|Title:||A Distance-Field-Based Pipe-Routing Method||Authors:||Ueng, Shyh-Kuang
|Keywords:||pipe routing;distance field;shortest path;visualization in manufacturing||Issue Date:||1-Aug-2022||Publisher:||MDPI||Journal Volume:||15||Journal Issue:||15||Source:||MATERIALS||Abstract:||
Pipes are commonly used to transport fuels, air, water, gas, hydraulic power, and other fluid-like materials in engine rooms, houses, factories, airplanes, and ships. Thus, pipe routing is essential in many industrial applications, including ship construction, machinery manufacturing, house building, laying out engine rooms, etc. To be functional, a pipe system should be economical while satisfying spatial constraints and safety regulations. Numerous routing algorithms have been published to optimize the pipe length and the number of elbows. However, relatively few methods have been designed to lay out pipes which strictly meet the spatial constraints and safety regulations. This article proposes a distance-field-based piping algorithm to remedy this problem. The proposed method converts the workspace into a 3D image and computes a distance field upon the workspace first. It then creates a feasible space out of the workspace by peeling the distance field and segmenting the 3D image. The resultant feasible space is collision-free and satisfies the spatial constraints and safety regulations. In the following step, a path-finding process, subjected to a cost function, is triggered to arrange the pipe inside the feasible space. Consequently, the cost of the pipe is optimized, and the pipe path rigidly meets the spatial constraints and safety regulations. The proposed method works effectively even if the workspace is narrow and complicated. In three experiments, the proposed method is employed to lay out pipes inside an underwater vehicle, a machinery room, and a two-story house, respectively. Not only do the resultant pipes possess minimal costs, but they also meet the spatial constraints and safety regulations, as predicted. In addition to developing the routing procedure, we also design a visualization subsystem to reveal the progression of the piping process and the variation of the workspace in the run time. Based on the displayed images, users can therefore evaluate the quality of the pipes on the fly and tune the piping parameters if necessary.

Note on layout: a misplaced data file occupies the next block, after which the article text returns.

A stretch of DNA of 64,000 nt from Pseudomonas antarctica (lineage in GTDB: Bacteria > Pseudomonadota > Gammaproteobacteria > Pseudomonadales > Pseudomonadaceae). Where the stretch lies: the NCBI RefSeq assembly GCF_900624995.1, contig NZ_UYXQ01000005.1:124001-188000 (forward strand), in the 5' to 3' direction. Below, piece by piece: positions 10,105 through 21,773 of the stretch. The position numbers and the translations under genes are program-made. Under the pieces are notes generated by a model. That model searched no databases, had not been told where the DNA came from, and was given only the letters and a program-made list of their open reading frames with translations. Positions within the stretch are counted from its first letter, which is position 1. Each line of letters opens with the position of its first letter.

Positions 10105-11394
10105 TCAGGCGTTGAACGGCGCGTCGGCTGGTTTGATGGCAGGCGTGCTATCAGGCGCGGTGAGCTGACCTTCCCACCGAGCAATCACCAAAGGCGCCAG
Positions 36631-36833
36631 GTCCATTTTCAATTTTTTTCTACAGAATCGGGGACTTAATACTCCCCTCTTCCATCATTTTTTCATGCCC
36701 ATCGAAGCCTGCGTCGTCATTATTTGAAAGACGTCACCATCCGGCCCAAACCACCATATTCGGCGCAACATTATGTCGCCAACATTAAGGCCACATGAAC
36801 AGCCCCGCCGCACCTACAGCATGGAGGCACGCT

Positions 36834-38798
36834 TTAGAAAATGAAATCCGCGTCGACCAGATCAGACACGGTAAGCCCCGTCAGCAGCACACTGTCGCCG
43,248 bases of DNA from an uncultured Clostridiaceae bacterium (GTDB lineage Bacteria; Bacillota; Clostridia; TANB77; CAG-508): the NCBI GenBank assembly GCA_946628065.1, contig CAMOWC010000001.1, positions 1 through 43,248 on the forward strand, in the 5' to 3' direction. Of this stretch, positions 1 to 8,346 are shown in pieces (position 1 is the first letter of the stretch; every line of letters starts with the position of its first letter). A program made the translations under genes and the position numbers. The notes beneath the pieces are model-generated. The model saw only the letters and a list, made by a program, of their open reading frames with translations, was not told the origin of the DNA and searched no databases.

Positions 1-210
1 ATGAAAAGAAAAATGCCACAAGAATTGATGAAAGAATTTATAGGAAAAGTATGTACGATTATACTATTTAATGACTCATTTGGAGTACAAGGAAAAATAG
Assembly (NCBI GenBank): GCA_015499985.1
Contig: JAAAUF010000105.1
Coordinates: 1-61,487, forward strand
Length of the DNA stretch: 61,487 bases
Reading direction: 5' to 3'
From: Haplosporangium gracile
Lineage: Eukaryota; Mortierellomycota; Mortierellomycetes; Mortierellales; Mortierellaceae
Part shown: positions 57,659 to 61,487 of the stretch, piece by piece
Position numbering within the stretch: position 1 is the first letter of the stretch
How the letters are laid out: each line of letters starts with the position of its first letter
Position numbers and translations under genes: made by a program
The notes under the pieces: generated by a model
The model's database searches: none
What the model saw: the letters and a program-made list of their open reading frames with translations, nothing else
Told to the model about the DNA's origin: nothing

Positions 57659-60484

|Appears in Collections:||資訊工程學系|
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